Thought I had the rule for this, but apparently not. I though that the case held if a US Citizen is captured on a battlefield then they get at least some due process, and the case implied that a non-us citizen would get at least something based off Geneva, all kind of balanced against if there was some sort or urgent emergency going on that could delay it (like 9/11).
But my prof today in a Q&A said the case held four classifications: 1) US Citizen on foreign soil; 2) US citizen captured on U.S. soil; 3) non-citizen caught on foreign soil; and 4) non-citizen caught on U.S. soil.
So, where is he getting the bit about captured in US, and what status would they get? I assume they would get full due process, but I'm late in the game and hope someone can clear it up for me without me having to reread the whole case. I know that Scalia in his dissent mentioned a non-citizen on foreign soil was potentially beyond the reach of the courts, but don't know why the prof would pull this into the majority opinion. Thanks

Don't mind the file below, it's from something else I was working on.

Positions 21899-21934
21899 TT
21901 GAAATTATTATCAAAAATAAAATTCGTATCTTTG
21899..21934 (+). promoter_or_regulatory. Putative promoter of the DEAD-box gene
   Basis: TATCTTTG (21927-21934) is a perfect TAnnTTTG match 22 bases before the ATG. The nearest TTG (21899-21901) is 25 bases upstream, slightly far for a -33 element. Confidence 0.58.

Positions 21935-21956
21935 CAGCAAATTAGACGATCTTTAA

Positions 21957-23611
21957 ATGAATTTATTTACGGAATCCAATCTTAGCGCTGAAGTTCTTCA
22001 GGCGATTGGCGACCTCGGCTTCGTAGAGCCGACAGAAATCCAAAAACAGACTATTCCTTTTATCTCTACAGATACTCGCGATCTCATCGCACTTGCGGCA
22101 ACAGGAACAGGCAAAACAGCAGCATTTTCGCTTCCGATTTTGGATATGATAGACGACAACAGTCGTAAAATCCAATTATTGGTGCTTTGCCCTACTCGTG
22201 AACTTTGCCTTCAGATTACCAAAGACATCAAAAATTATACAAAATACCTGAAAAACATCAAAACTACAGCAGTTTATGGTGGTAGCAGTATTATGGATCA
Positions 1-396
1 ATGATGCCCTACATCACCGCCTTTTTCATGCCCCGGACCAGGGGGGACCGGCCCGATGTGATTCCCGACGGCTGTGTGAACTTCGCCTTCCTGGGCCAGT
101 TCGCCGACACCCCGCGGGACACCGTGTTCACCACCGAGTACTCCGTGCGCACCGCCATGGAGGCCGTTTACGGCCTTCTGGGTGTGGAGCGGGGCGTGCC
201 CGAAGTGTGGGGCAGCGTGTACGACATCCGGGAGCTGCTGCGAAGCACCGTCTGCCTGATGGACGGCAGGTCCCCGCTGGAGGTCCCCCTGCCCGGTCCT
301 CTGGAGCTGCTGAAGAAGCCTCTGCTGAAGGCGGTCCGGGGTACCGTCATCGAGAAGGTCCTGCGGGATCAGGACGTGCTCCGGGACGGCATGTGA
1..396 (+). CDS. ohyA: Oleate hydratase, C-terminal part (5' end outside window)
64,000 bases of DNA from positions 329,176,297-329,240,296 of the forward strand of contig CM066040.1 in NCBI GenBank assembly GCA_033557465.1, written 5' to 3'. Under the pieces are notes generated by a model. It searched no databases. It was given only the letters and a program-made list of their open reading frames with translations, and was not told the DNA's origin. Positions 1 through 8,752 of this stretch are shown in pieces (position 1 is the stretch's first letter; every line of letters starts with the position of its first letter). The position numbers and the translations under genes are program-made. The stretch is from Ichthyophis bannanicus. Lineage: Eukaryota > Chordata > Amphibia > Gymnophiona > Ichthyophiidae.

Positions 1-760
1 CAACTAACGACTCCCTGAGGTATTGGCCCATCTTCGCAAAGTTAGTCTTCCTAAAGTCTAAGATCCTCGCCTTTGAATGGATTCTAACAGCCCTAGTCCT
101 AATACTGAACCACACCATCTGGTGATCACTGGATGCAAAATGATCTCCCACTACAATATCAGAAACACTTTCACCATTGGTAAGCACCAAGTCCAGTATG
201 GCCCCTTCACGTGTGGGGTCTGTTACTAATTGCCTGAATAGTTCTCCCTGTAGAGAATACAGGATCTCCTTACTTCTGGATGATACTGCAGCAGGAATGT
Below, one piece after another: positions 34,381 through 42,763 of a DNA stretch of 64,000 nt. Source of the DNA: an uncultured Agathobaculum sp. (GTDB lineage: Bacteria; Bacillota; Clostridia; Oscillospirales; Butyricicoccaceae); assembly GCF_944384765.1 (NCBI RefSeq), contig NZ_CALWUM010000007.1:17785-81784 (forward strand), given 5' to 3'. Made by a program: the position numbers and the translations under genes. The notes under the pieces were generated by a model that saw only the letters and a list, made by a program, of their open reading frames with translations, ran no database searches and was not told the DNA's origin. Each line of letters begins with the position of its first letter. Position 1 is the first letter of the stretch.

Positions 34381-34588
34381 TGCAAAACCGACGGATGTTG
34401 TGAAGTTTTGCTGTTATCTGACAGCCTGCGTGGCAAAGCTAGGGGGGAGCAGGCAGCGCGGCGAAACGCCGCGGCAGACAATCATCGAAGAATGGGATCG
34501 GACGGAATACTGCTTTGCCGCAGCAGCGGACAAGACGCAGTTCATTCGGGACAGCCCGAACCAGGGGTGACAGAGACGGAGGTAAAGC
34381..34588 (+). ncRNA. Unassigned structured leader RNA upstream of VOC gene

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I haven't read this case in a while, but if I remember correctly these distinctions were implied because you have to balance the various interests. It is not the same hardship on the government to give the person an evidentiary hearing if the person is captured on the battlefield as if captured in the United States. As for the citizen/non-citizen distinction, the question of the case is framed in terms of what due process is due a citizen, not just any person. The holding itself specifies due process due to citizen-detainees.
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